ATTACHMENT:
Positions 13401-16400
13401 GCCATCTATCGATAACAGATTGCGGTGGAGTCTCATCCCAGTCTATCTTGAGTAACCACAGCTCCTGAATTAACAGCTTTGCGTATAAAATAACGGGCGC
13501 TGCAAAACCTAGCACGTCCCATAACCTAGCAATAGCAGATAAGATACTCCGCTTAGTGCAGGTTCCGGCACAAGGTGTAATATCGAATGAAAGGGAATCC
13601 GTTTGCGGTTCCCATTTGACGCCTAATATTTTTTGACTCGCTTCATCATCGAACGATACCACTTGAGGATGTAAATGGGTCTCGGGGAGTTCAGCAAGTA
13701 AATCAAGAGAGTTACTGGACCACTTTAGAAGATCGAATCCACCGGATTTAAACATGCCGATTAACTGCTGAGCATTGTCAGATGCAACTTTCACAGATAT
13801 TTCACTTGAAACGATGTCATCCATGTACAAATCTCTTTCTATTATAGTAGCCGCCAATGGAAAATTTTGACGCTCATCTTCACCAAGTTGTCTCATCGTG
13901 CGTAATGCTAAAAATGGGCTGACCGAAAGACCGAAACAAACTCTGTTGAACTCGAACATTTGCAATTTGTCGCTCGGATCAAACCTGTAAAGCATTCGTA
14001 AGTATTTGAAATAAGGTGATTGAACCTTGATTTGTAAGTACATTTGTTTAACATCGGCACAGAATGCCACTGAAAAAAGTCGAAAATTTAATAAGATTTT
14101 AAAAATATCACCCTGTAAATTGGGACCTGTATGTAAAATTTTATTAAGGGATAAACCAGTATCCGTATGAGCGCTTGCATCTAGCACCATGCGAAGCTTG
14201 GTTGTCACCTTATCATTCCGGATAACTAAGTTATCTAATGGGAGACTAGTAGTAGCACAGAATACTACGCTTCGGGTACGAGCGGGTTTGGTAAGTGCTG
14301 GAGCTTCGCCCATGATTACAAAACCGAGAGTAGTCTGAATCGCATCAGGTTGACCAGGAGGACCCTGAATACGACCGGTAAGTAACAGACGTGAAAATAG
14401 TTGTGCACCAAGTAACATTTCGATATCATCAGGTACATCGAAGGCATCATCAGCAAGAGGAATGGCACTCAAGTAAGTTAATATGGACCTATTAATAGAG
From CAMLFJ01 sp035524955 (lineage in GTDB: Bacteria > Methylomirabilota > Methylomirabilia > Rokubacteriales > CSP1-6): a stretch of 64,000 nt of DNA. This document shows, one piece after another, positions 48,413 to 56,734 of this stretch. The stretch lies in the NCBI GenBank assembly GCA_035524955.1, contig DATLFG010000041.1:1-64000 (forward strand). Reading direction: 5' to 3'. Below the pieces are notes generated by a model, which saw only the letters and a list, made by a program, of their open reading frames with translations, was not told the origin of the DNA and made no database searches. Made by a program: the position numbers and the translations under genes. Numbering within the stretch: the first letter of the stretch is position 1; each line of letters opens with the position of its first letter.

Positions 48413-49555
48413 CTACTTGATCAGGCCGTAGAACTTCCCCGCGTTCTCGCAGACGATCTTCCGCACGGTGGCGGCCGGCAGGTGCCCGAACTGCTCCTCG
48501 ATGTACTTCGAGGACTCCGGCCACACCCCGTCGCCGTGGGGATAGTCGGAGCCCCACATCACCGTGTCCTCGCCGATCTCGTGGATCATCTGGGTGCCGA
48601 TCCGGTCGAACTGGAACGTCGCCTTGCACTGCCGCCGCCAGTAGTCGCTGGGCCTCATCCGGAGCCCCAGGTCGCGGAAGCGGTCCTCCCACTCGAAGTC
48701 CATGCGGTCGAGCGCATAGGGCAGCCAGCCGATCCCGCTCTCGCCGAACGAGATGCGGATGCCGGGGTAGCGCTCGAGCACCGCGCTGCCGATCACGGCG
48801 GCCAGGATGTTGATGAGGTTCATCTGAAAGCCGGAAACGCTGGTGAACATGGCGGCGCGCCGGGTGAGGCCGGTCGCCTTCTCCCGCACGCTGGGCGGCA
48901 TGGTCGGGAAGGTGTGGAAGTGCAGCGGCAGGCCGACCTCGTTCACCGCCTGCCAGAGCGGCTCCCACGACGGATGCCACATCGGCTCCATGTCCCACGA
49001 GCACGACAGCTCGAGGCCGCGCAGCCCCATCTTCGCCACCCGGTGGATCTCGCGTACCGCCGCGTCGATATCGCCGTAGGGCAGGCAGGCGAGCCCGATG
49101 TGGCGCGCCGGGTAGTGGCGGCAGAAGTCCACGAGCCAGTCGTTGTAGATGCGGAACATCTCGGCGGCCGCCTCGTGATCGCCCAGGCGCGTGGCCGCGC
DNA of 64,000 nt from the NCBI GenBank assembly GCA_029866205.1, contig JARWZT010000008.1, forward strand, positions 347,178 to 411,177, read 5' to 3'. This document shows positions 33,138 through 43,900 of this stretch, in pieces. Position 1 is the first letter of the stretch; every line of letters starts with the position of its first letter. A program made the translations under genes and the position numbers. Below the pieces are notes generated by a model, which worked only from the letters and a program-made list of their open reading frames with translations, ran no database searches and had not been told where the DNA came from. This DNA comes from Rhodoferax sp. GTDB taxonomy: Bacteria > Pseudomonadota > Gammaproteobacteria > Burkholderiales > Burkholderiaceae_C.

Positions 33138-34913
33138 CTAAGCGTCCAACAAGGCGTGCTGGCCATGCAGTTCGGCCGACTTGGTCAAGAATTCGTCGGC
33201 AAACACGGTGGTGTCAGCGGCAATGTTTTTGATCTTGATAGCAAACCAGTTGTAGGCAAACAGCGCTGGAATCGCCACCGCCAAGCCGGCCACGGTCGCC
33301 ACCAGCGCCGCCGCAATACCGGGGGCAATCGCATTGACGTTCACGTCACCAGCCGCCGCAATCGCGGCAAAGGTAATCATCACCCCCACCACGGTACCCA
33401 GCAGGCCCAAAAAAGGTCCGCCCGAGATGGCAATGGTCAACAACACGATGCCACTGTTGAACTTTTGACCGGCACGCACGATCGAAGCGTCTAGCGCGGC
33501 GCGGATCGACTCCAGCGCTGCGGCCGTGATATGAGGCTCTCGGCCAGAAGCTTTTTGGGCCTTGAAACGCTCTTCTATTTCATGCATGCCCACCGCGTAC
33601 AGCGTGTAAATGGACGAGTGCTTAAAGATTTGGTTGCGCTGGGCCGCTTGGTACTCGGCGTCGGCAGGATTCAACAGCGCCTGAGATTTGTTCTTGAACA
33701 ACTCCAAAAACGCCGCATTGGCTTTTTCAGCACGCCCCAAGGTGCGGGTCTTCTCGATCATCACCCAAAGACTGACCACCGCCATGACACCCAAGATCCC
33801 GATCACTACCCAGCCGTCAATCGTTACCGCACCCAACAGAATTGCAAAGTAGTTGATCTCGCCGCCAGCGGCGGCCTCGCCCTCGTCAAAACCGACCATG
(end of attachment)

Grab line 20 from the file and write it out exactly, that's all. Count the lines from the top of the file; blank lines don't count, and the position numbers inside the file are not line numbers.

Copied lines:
48901 TGGTCGGGAAGGTGTGGAAGTGCAGCGGCAGGCCGACCTCGTTCACCGCCTGCCAGAGCGGCTCCCACGACGGATGCCACATCGGCTCCATGTCCCACGA